Our first Spanish webinar featured the highly-accomplished Héctor Cuesta, who is the Director of Product Management at Kueski, an adept Data Scientist, and the founder of Dataxios, an AI research company. During the webinar, Héctor delved into the significance of machine learning in the banking industry, and he is also recognised for his work in authoring the book, Practical Data Analysis.
What is the significance of machine learning?
To initiate the discussion, Héctor posed a thought-provoking question.
When we aim to utilize an algorithm for a purpose beyond its original design, how can we ensure that it can adapt to a variety of scenarios?
Generally, algorithms have limited capabilities in handling varying inputs. Nonetheless, in unanticipated circumstances, machine learning can be leveraged to generalize the situation, allowing for proper management and anticipation of any unanticipated developments. But how does this method operate?
Three significant breakthroughs in machine learning’s evolution
Héctor has pinpointed three crucial episodes in the development of machine learning, comprehending which can offer valuable knowledge about how this technology operates.
- In an academic paper published in 1949, Claude Shannon introduced the Minimax algorithm, which is utilized by computer programs that play chess to anticipate their opponents’ moves. This algorithm utilises the fixed rules of chess not only to generate moves based on its knowledge but also to forecast the actions of its adversary.
- In 2011, IBM Watson’s triumph in Jeopardy! brought about a significant transformation in machine learning, resulting in its current state, where it can forecast outcomes based on predetermined criteria in both structured and unstructured environments. This capability was showcased again in 2022, when the same algorithm adapted to the latest environment and could make predictions founded on its prior performance in the game show Jeopardy!.
- Google’s AlphaGo software made history in 2022 when it defeated the Go grandmaster Lee Sedol in an unpredictable match. This accomplishment was extraordinary due not only to the game’s complexity but also because the technology employed was easily accessible, relatively low-cost, and straightforward to implement. This technology’s potency is such that it can learn autonomously. Its implications are vast, inaugurating a new era of machine learning.
Comprehending machine learning need not be a challenging task. Fundamentally, it can be distilled into three words: observation, learning, and prediction. However, as one delves into the more intricate facets of this discipline, such as its potential applications, the subject becomes increasingly complex and intriguing.
What role does machine learning play?
Over the past decade, machine learning has advanced significantly, giving rise to several subcategories that cater to its diverse applications. Héctor has identified the three primary domains of machine learning:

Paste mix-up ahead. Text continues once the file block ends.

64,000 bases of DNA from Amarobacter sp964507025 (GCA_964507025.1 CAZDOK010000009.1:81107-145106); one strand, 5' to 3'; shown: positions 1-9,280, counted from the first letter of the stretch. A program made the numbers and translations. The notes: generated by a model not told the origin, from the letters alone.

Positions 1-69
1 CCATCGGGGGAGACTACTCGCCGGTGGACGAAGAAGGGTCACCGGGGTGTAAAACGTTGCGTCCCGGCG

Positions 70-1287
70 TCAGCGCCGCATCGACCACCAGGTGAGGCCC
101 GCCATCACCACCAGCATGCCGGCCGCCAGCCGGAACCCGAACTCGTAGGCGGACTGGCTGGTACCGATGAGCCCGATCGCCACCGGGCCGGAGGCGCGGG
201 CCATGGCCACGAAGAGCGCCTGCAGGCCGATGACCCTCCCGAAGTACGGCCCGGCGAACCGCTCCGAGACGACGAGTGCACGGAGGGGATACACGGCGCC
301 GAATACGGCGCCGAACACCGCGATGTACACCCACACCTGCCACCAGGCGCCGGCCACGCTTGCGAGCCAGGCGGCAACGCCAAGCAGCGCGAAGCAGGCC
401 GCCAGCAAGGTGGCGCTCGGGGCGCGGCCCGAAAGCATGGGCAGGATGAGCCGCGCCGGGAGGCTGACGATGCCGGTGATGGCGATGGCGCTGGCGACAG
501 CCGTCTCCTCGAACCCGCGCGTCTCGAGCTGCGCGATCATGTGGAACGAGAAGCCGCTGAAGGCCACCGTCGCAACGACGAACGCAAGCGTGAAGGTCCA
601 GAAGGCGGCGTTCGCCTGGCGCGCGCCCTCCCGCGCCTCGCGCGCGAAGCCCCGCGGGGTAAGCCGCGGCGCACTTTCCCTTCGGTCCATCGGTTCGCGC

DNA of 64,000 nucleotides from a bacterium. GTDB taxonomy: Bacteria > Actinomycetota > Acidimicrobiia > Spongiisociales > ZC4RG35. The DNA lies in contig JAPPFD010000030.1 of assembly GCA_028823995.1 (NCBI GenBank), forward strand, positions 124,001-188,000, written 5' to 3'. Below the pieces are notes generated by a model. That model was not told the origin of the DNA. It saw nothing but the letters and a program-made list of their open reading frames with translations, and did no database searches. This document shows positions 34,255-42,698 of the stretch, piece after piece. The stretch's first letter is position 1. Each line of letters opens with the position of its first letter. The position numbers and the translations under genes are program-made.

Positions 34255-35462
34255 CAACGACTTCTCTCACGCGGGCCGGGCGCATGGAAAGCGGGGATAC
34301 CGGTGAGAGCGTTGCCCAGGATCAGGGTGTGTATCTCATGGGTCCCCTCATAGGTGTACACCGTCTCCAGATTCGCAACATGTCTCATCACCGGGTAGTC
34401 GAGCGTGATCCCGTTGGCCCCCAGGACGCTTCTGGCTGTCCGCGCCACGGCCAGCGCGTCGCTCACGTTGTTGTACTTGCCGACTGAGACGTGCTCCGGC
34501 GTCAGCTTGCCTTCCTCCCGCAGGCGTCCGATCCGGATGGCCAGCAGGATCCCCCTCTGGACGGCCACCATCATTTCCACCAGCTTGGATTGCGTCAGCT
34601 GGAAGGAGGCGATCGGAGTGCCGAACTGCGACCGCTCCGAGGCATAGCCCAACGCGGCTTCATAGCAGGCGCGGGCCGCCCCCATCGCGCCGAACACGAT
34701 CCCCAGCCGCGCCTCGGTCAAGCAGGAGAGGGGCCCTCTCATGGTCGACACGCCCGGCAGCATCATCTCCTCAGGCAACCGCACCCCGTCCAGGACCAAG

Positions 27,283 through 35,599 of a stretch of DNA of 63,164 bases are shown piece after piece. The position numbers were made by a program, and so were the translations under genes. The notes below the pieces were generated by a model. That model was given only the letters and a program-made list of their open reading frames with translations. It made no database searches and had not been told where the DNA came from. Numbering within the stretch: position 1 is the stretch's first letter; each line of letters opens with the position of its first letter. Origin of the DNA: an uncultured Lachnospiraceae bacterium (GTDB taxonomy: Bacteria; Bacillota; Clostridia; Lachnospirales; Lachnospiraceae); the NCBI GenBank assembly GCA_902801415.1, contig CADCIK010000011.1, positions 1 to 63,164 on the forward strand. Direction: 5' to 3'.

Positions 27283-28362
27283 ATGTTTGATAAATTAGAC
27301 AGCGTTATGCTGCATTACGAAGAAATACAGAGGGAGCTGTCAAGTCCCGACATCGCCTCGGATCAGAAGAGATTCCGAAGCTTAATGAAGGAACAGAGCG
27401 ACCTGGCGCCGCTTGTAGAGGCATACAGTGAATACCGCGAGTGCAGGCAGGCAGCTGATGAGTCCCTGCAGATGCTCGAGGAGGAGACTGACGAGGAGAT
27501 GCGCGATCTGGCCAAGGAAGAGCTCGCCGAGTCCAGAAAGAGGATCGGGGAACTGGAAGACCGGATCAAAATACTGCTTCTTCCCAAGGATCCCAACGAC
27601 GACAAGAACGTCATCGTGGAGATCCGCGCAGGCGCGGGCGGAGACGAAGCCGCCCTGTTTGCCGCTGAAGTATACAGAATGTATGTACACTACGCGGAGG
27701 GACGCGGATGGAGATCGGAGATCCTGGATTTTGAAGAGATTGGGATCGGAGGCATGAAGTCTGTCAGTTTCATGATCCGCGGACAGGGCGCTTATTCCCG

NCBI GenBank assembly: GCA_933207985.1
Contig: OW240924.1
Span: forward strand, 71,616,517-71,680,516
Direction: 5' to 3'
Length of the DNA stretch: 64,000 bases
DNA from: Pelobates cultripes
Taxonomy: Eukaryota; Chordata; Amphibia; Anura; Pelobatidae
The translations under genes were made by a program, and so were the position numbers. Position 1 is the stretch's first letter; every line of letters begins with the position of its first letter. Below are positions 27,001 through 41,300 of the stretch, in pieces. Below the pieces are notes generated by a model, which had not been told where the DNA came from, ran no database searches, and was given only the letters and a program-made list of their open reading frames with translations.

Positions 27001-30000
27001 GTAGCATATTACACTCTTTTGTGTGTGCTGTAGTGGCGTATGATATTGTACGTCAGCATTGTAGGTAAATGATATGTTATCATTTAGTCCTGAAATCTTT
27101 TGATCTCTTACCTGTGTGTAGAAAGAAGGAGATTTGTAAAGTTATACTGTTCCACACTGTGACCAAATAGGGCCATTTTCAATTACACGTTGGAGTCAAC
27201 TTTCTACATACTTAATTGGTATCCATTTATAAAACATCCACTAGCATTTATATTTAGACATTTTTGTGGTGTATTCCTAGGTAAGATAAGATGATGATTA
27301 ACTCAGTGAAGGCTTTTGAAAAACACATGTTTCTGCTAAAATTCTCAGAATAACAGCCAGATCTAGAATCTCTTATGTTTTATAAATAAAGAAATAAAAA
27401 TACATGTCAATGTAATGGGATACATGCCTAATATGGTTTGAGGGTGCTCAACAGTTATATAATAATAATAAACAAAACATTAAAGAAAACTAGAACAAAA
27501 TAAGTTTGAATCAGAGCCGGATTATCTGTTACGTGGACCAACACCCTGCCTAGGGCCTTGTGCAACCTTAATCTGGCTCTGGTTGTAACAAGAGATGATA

Computer Programs Requiring Human Supervision: These algorithms may be trained using a database, enabling them to anticipate specific outcomes, similar to how fraud detection algorithms operate as demonstrated in this article.
Unsupervised Algorithms: Unlike supervised algorithms that depend on predefined values, unsupervised algorithms employ a comparative approach to detect commensurability traits in previously unexplored settings, utilising the obtainable data. This method is frequently referred to as ‘clusterisation’.
Reinforcement Learning: Drawing from previous iterations, reinforcement learning offers the unique benefit of incremental learning.
The Confluence of Artificial Intelligence and Financial Technology
One of the most attractive attributes of machine learning is its precision, which enables financial experts to meet their niche market’s demands.
Héctor is intrigued by the specific methods through which machine learning can enhance fintech.
By enabling the Financial Technology sector to pose specific questions, machine learning serves as a potent tool for identifying, recruiting, and selecting the most appropriate candidates.
Machine learning can provide answers to questions such as:
Which category of customers does this particular one belong to?
What is the relevance of this characteristic in this particular context?
How does this variation resemble the original?
What will be the long-term value of specific attributes?
What is the desired outcome, and what is the rationale behind it?
Incorporating such enquiries into a financial plan would allow for the development of a customised strategy to fulfil customers’ requirements. For instance, if a bank was aware of a customer’s demographic, it could enhance its ability to foresee their behaviour. Thus, a salesperson could meet with someone classified as a “senior employer” or “financially secure” to introduce them to retirement savings or similar plans.
Questioning “what characteristic resembles the original” can assist in directing the algorithm to search for, categorise, and propose benefits that are comparable or compatible with what the customers initially received. As an illustration, after approving a mortgage, a machine learning algorithm may suggest home insurance to a consumer.
Eventually, this data is utilised to devise services and products for fintech. These encompass tools that assist in financial decision-making for both customers and financial institutions; fraud and security tools; chatbots customised to each user’s financial interactions; and credit-evaluation platforms that can determine the suitability of a customer for a loan with just one click. These are just a few instances.
In the fast-evolving landscape of fintech, machine learning models can provide the financial sector with precise and thorough analysis and forecasting of data.
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